A lot has been going on lately and not much time to write. Alex’s mood has been very erratic, and we can’t really figure out how to explain it, so it’s just another mystery. He’s on allergy meds now, so we can’t blame seasonal allergies this time (though maybe he has extreme allergies, who knows). His list of medications is pretty long now — we requested a print-out of it just Sunday — and we don’t really like the idea, but we’re considering trying Haldol again. We’re also going to have to push hard on Rapamycin when we see his neurologist in a couple weeks or so. We hate all the medicating, but there doesn’t seem to be any option for getting hash. We will keep giving it as we can, but until we can get real legal help, we’re just stuck.
Speaking of which, I did get an email from somebody pointing out flaws with the controlled substances act. While the information is enlightening, it doesn’t much matter – we aren’t the ones trying to give Alex a controlled substance, nor is Alex trying to medicate himself. We’re trying to get the facility’s staff to be allowed to medicate him, and as long as the federal government doesn’t allow caregivers to handle medicine, no loophole that’s specific to the patient will do us any good. I appreciate the information, but it won’t help our case any.
And speaking of his facility, we’ve found out that some of the staff read this blog on and off. I’m actually rather surprised to hear that, but it’s good to know they’re following the battle. Everybody working directly with Alex knows just how dangerous his tantrums can get, and I’d be surprised if any of them are against getting him the proper medication. So far as I can tell, it’s the high-level administrators who don’t want to put the center in jeopardy by helping us fight for Alex. And while I understand their concerns, it’s a little sad to see people who don’t work directly with Alex (and probably have never met him) choosing to “just say no” rather than take a closer look and see what that child endures. I’m sure somebody high enough up would have some ideas for us. If the federal government can give AIDS sufferers cannabis, I bet they could find some way to make an exception for truly exceptional situations like Alex’s.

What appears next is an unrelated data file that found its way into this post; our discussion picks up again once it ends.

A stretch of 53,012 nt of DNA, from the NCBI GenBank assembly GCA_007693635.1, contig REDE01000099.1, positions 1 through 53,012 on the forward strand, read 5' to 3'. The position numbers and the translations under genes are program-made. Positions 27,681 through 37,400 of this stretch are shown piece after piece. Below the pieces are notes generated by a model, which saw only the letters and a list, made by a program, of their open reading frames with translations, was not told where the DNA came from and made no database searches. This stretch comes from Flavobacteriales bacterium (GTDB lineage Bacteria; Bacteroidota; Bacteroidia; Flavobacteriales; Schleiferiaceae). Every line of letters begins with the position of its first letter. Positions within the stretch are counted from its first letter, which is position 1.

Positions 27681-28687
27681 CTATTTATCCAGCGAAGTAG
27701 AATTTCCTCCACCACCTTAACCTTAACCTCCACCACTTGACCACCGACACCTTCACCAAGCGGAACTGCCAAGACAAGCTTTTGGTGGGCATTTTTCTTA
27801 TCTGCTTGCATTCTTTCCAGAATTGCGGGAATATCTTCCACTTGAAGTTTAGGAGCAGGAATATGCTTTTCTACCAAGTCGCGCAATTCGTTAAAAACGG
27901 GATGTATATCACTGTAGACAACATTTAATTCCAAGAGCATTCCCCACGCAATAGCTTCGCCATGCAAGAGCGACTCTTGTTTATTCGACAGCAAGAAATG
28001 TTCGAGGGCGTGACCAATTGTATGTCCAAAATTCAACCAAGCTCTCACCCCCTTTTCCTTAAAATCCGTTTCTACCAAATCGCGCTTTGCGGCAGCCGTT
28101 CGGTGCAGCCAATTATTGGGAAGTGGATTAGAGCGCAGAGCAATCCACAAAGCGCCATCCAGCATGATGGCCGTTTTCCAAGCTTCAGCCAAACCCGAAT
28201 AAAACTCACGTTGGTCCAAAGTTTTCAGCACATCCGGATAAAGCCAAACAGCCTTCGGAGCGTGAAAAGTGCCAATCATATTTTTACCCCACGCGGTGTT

In other news, we did our harvest last weekend (labor day) and came back with what seems like a pretty good yield to me. We only harvested three plants, and we’re told they were moderately damaged. Even so, what we got will likely last a very long time unless the center will start giving Alex regular doses. Our 1-2 doses a week just don’t burn through the hash very fast.
Also, our grower said if we need it, he’ll still grow a little for us for cost of soil and water (he actually offered to do it completely free, but I can’t really do that to him after this grow was done free already). He doesn’t have the time to deal with indoor plants, but he said he would tend a single outdoor plant if it would help. Given how much we have right now, it’s not a big deal, but it’s good to know we still have options.
We also found out that we are going to need to heat up the hash I made before Alex can get any benefit from it. We’re still running off the donated hash from around February or so, so we know it works, but when that runs out we’ll be using the new stuff. That is, assuming I can figure out a heating technique that gets hot enough to make it work, but doesn’t burn off the THC… and is still easy to eat, since that’s Alex’s favorite way to take it (strange but true). It’s nice to finally end the debate about ingesting “non-activated” cannabis, though. Our grower ate about half a gram of hash (he’s a patient as well as our grower), which is probably about the equivalent of five joints, and had no effect. He smoked a small amount and said it was good stuff. End of debate, at least in my mind.
Finally, to the three people I promised I’d call about two months ago…. Sorry. I make a lot of excuses, so I’m not sure there’s much to say other than “I’ve been busy”. I barely call my own family these days. I intend to call you all at some point, but I can’t promise when it’ll happen. Visiting Alex, spending time with Ben, and just trying to maintain a “normal” life are higher on my priority list than anything else will ever be.